HomeNewsArticle Display

113th Wing commander promoted to brigadier general

Brig. Gen. Keith G. MacDonald, commander, 113th Wing, District of Columbia National Guard, poses with his family after being promoted to brigadier general August 4, 2019 at Joint Base Andrews, Md. (Air National Guard photo by Senior Master Sgt. Craig Clapper)

Brig. Gen. Keith G. MacDonald, commander, 113th Wing, District of Columbia National Guard, poses with his family after being promoted to brigadier general August 4, 2019 at Joint Base Andrews, Md. (Air National Guard photo by Senior Master Sgt. Craig Clapper)

JOINT BASE ANDREWS, Md. --

Col. Keith G. MacDonald, commander, 113th Wing, District of Columbia National Guard (DCNG), was promoted to brigadier general during a promotion ceremony August 4, 2019 at Joint Base Andrews, Md. surrounded by many family, friends, mentors and airmen.

“This is an amazing day. A magnificent day,” said Maj. Gen. William J. Walker, commanding general, DCNG, who presided over the ceremony. He shared with those in attendance the significance and challenging hurdles of becoming a general. 

Before administering the Oath of Office, Brig. Gen. Aaron R. Dean II, adjutant general, DCNG, spoke at length about MacDonald’s outstanding reputation as a leader, especially in what he described as “commitment and self-denial.”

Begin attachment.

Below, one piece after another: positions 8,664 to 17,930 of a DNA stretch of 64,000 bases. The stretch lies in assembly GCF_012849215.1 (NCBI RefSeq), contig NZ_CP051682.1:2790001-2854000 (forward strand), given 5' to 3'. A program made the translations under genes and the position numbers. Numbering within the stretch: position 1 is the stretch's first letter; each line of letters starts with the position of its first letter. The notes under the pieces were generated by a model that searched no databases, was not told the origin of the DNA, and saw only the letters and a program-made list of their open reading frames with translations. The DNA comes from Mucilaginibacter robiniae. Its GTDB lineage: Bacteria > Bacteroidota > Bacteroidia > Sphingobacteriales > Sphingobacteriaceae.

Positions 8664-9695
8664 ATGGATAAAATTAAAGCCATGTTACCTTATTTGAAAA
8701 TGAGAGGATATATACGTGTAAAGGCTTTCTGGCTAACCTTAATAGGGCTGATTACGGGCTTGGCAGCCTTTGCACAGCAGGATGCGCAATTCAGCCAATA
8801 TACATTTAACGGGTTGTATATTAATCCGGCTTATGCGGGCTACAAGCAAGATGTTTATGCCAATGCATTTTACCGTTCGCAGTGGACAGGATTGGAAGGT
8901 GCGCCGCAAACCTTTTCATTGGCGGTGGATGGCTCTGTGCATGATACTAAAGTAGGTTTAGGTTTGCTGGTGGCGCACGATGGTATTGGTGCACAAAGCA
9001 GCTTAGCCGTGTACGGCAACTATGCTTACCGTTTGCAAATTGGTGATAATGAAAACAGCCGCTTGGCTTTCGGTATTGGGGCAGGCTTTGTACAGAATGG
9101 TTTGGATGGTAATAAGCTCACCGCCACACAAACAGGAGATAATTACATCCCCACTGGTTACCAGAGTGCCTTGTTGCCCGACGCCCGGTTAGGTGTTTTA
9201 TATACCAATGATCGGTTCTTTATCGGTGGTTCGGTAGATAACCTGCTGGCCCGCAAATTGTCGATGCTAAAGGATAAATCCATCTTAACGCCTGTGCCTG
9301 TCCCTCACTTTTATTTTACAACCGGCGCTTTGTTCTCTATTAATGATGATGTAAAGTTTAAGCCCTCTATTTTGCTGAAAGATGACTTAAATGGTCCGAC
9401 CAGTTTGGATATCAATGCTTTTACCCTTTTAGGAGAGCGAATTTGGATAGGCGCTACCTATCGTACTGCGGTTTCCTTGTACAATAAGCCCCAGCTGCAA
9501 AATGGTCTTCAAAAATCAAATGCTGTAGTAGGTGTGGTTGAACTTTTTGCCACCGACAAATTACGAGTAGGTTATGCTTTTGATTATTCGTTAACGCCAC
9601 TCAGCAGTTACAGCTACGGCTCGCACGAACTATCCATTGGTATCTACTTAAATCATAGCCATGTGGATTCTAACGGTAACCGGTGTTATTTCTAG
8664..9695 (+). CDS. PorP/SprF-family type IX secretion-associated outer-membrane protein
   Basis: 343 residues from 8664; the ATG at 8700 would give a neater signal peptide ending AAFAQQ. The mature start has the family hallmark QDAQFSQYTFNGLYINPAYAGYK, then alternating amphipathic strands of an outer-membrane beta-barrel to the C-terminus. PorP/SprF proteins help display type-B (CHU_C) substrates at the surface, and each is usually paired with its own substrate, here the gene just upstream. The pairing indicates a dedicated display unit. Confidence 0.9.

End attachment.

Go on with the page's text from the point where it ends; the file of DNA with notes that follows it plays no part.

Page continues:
“Us, they, and we are the words he uses,” said Dean. “He never talks about himself but about others.”

Such was the case when newly promoted MacDonald took center stage to share some personal remarks. Rather than focus on what he described as this “pinnacle” personal moment, he shifted the focus to the many who had helped him along the way. 

“The four reasons for my success are faith, friends and family, mentors and each and every one of you airmen,” said MacDonald, citing many in the room by name while describing their outstanding qualities.     

Commissioned in 1991 as a distinguished graduate from the Reserve Officer Training Corps, MacDonald went on to earn distinguished graduate distinction as an undergraduate pilot trainee before flying the A-10 Thunderbolt II aircraft for nine years. 

He joined the Air National Guard in 2001 where he flew the A-10 as an instructor and combat and search rescue pilot. 

In additional to his many staff assignments at the National Guard Bureau, Air National Guard Readiness Center, and the District of Columbia Air National Guard, he deployed for Operation Enduring Freedom and Iraqi Freedom, flying combat sortie operations and serving in the U.S. Central Command Joint Operations Center.  

Reflecting on the challenges and successes of his career, MacDonald emphasized that he wasn’t flying solo. 

“I worked hard to get here but you don’t get here by yourself,” said MacDonald.